South Sudan Celebrates Long-Sought Independence

Sudan eve

On the eve of South Sudan’s official declaration of independence, celebrations included children singing the new national anthem and “Happy Birthday” to their new nation. Photo by Sara A. Fajardo/CRS

Six months to the day that the southern Sudanese turned out en masse to vote, delegations from all over the world convened to usher in the world’s newest nation: the Republic of South Sudan. In marked contrast to those who patiently lined up hours before the polls opened and quietly waited to cast their ballots, the mood at the John Garang memorial in Juba on Saturday was an explosion of joy and exuberant dancing as southern Sudanese waited to hear the official declaration of independence.

Some traveled for days to witness firsthand the birth of a nation. Luso Ngeba of Western Bhar el Ghazal came with a caravan of 21 others that took two days to arrive. “This is our only chance,” says Ngeba of why he came for the celebrations, “to come to share our traditions with all of (South Sudan’s) foreign guests.”

Ngeba’s group played traditional Balanda tribal music punctuated by guttural 4-foot kanga horns and the rhythm of a hand-fashioned drum. “This is what we were waiting for,” the group sang as they circled the musicians. “We have to cooperate with each other and join hands to make this government strong.”

Many groups arrived to make a statement about the direction they hoped the government would take. Keiji Viola, of the South Sudan’s Women’s Entrepreneurial Group, was joined by more than 60 other women wrapped in red and white gauze with pinned satin banners that read: “Women are the key to sustainable development.”

Sudan flag

A Sudanese celebrant holds the flag of the newly independent nation of South Sudan. Photo by Kim Pozniak/CRS

“Southern Sudanese can make this country great,” Viola says. “I want the world to know that other African countries are doing well and that this is also the future of South Sudan.”

Throngs surrounded a statue of John Garang de Mabior. A hero to many South Sudanese, Garang took office as first vice president after the signing of the Comprehensive Peace Agreement in 2005 but lost his life in a plane crash shortly thereafter. His statue was draped with the country’s new flag. Masses of women came to kneel at the statue in the hours before the official celebrations began. Some prayed fervently while others broke down in tears.

As the official celebration neared, the field was filled with groups from every region wielding banners in English and Arabic, offering their well wishes and hopes at the dawn of South Sudan’s history. Onlookers clutched paper flags and waved them as foreign delegations from Africa, Europe, the Middle East, and the United States arrived, or when the master of ceremonies goaded the crowd with the title of the new national anthem, “South Sudan Oyee.”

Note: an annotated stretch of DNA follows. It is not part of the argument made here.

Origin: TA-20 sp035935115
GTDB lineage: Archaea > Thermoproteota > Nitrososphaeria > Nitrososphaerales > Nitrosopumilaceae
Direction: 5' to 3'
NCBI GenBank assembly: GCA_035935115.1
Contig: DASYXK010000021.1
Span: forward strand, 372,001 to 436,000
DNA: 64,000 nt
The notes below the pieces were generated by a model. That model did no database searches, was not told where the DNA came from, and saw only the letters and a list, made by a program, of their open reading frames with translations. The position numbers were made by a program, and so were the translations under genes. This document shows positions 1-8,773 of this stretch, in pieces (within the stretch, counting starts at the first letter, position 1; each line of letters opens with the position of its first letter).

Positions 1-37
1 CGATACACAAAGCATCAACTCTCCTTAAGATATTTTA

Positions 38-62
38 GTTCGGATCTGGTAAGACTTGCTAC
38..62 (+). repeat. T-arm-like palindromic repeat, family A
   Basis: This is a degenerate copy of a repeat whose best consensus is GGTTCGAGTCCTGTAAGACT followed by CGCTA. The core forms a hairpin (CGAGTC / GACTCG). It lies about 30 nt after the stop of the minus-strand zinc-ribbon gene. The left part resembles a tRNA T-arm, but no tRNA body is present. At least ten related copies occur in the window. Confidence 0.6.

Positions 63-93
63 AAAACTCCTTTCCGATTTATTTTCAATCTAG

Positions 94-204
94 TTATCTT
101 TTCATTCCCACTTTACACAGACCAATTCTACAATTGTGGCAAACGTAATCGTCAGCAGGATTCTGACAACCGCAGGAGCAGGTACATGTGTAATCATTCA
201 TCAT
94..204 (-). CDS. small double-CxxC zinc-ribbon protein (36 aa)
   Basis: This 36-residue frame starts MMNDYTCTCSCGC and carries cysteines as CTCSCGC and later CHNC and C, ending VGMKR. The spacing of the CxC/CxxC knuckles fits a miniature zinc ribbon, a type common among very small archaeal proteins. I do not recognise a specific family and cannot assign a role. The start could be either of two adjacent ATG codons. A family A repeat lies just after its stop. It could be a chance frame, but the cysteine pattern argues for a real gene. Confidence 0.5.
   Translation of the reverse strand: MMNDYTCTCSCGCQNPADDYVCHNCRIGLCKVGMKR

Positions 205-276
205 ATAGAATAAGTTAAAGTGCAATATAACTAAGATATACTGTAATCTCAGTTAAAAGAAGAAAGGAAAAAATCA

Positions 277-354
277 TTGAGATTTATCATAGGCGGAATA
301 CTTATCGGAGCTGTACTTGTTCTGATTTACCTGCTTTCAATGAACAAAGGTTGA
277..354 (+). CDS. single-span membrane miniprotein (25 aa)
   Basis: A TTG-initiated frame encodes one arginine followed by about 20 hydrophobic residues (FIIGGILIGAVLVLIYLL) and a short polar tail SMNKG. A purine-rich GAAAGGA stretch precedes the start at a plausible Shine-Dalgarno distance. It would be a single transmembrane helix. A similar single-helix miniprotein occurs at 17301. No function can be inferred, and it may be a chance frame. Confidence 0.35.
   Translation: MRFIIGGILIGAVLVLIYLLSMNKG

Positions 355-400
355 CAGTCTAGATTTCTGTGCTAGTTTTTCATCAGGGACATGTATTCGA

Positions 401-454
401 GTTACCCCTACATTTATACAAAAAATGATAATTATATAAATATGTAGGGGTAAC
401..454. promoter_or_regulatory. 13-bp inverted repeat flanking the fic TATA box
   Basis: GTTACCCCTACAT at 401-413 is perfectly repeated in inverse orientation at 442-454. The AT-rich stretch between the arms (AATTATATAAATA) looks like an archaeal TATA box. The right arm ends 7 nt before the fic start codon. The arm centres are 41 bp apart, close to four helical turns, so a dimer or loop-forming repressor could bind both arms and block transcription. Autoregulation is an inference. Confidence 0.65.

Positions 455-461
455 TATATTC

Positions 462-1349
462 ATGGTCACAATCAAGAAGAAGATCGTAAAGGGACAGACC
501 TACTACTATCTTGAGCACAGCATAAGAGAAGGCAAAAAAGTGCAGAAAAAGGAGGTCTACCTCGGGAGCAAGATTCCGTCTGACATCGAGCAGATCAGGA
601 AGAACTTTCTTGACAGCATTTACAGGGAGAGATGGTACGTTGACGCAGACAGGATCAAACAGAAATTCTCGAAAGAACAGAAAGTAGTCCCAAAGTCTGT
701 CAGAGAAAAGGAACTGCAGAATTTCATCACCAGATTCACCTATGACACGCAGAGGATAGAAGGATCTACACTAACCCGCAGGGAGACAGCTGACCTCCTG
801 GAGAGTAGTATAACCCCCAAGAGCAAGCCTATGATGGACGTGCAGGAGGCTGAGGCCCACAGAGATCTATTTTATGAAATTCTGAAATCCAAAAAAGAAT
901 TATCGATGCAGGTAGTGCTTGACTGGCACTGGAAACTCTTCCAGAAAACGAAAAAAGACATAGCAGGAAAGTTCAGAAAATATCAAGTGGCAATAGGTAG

VIPs were shielded from the scorching sun under canopies while others sought shelter from the heat under the field’s one massive tree. Many found spots on the tree’s branches to get a better view of the events.

The grounds pulsed with expectation. Many said that the outpouring of support they’d received from the international community overwhelmed them. So many foreign dignitaries arrived that the southern Sudanese politicians in the stands were asked to vacate their seats. “Thank you for giving up your seats,” quipped speaker of South Sudan’s Legislative Assembly, James Igga. “We did not know that the whole world was going to come out and join us today.”

Before the declaration of independence was read, the events began with a military band and the playing of Sudan’s national anthem for the last time. The country’s new flag was raised over the capital city of Juba shortly after 2 p.m., officially ranking the Republic of South Sudan as nation number 193 (as determined by membership in the United Nations).

A handful of Catholic Relief Services staff members joined the celebration. CRS President Ken Hackett traveled with the U.S. government delegation, but took time to visit with CRS staff in the stands.

Renee Lambert, CRS’ South Sudan emergency coordinator, walked in with the crowds. She was quickly pulled into a dance circle and made to feel one with the southern Sudanese. “It was beautiful,” Lambert says. “We felt like part of the community. It was a wonderful welcome to this peaceful celebration and a good start for a peaceful nation.” Watching the events unfold, Lambert says she felt overcome with emotion, “it was humbling and inspiring to realize what years of dedication, patience and love can bring forth.”

Sara A. Fajardo is CRS’ regional information officer for eastern and southern Africa. She is based in Nairobi, Kenya and is reporting from Juba, South Sudan.

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